FreshWater Watch is a global programme in which individuals and communities monitor the health of rivers, lakes, streams, ponds and wetlands. Many freshwater environments are impacted by pollution, including from excess nutrients, which can cause algal blooms and loss of biodiversity. FreshWater Watch monitoring provides essential evidence and understanding to improve water quality and support biodiversity.
Earthwatch is a supporter of the Delta Plan for Biodiversity – a coalition of organisations taking action to reverse biodiversity loss in the Netherlands - and is particularly deploying FreshWater Watch in the country to support farmers to find and adopt more biodiversity-friendly agricultural practices. Excess nutrients from manure and fertilizers that wash off farmland into rivers, streams and lakes have a devastating effect on water quality and many species that live in and near these habitats.
FreshWater Watcher collects water samples for analysis. Credit: John Hunt
Toos van Noordwijk, Earthwatch’s Director of Science, Policy and Innovation, explains: “By supporting farmers to monitor water quality on their land, we help them identify when and where nutrient pollution occurs and inspire them to find solutions. In projects in the UK, Ireland and elsewhere we have seen that FreshWater Watch can be a powerful catalyst for change, encouraging collaboration between groups of farmers and water managers and leading to direct action, including buffer strips and investment in soil health to retain nutrients where they are needed.”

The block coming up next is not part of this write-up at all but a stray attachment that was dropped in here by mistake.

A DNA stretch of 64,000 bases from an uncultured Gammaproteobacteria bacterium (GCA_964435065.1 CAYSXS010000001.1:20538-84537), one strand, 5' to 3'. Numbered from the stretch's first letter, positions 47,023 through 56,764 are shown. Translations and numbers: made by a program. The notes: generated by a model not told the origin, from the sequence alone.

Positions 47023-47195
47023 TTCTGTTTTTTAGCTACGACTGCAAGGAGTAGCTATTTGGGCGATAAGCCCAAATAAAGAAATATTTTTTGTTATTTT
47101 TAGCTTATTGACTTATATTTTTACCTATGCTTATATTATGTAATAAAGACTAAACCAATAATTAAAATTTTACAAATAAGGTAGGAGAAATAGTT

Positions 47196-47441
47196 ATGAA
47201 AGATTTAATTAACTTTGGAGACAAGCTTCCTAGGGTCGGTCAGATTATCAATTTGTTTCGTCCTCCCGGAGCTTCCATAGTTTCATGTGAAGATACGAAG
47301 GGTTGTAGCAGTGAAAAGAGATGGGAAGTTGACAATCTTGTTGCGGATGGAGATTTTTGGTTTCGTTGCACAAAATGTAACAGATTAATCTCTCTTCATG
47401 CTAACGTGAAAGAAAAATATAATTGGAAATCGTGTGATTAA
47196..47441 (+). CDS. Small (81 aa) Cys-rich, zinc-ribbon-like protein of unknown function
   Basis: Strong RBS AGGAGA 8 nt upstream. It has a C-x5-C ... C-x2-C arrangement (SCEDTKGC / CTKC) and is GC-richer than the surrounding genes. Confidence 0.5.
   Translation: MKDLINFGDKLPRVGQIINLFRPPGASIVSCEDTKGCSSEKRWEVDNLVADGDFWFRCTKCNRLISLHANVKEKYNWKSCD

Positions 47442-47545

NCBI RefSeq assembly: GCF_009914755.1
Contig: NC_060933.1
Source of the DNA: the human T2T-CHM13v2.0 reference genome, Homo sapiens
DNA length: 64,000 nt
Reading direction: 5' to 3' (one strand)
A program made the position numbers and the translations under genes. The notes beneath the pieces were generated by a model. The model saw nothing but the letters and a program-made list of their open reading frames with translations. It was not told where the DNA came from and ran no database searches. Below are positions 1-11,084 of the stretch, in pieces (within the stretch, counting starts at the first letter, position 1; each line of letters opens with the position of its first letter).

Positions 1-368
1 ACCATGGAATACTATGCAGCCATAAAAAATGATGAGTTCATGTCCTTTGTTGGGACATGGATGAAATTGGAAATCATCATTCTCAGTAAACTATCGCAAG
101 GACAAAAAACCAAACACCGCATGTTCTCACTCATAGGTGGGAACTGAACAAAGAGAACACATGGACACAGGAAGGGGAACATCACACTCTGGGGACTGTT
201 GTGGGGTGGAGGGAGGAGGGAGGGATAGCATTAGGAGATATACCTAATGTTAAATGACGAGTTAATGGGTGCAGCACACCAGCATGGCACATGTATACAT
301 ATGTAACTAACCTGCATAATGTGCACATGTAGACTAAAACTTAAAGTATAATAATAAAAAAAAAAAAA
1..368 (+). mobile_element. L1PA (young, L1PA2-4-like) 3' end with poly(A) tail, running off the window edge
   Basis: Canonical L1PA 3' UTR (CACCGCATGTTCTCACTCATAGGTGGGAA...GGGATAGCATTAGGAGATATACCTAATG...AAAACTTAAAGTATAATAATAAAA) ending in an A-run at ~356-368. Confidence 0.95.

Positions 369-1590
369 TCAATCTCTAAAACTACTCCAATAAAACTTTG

Koos Biesmeijer, scientific director of Naturalis Biodiversity Center states: “Monitoring biodiversity and environment is crucial in our transition towards more sustainable and biodiversity-positive landscapes. Citizens can already survey biodiversity, by using the app ObsIdentify for example, and with FreshWater Watch can now assess water quality as well.”
Earthwatch will also roll out its WaterBlitz concept, which allows citizens to take part in water quality measurements across a catchment in a single weekend. This provides a unique snapshot of local water quality, pinpointing pollution hotspots and demonstrating the impact of restoration work.
In all cases, Earthwatch will equip participants with test kits, knowledge and skills to collect vital data about water bodies and record it via the app.
Van Noordwijk adds: “FreshWater Watch is a vital international tool for monitoring the health of fresh water and biodiversity. It is simple to use, and the quality of our data is recognised and trusted by governments, the water industry, and scientific researchers worldwide. So, we are excited to be able to share this resource with farming communities and citizens in the Netherlands, for the first-time.”
With the addition of the Netherlands to the programme, FreshWater Watch is now active in 30 countries around the world, from Argentina to Zambia, with the app available in a total of eight different languages.